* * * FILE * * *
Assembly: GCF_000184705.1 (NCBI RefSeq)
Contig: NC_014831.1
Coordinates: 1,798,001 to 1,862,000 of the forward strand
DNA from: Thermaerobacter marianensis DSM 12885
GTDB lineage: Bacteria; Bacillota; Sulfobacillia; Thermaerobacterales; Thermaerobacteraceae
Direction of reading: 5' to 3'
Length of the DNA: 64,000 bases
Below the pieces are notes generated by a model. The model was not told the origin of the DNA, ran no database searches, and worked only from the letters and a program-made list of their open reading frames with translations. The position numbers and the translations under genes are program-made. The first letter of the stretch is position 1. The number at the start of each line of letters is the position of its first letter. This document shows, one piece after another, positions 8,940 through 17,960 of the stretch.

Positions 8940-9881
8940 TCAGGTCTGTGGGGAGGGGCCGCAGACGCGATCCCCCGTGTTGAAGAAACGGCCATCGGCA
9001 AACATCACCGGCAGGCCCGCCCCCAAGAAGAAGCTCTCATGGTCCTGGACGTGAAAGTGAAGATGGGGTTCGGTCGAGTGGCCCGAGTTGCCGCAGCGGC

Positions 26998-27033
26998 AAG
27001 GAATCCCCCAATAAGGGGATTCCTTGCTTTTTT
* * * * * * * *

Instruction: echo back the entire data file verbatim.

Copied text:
Assembly: GCF_000184705.1 (NCBI RefSeq)
Contig: NC_014831.1
Coordinates: 1,798,001 to 1,862,000 of the forward strand
DNA from: Thermaerobacter marianensis DSM 12885
GTDB lineage: Bacteria; Bacillota; Sulfobacillia; Thermaerobacterales; Thermaerobacteraceae
Direction of reading: 5' to 3'
Length of the DNA: 64,000 bases
Below the pieces are notes generated by a model. The model was not told the origin of the DNA, ran no database searches, and worked only from the letters and a program-made list of their open reading frames with translations. The position numbers and the translations under genes are program-made. The first letter of the stretch is position 1. The number at the start of each line of letters is the position of its first letter. This document shows, one piece after another, positions 8,940 through 17,960 of the stretch.

Positions 8940-9881
8940 TCAGGTCTGTGGGGAGGGGCCGCAGACGCGATCCCCCGTGTTGAAGAAACGGCCATCGGCA
9001 AACATCACCGGCAGGCCCGCCCCCAAGAAGAAGCTCTCATGGTCCTGGACGTGAAAGTGAAGATGGGGTTCGGTCGAGTGGCCCGAGTTGCCGCAGCGGC

Positions 26998-27033
26998 AAG
27001 GAATCCCCCAATAAGGGGATTCCTTGCTTTTTT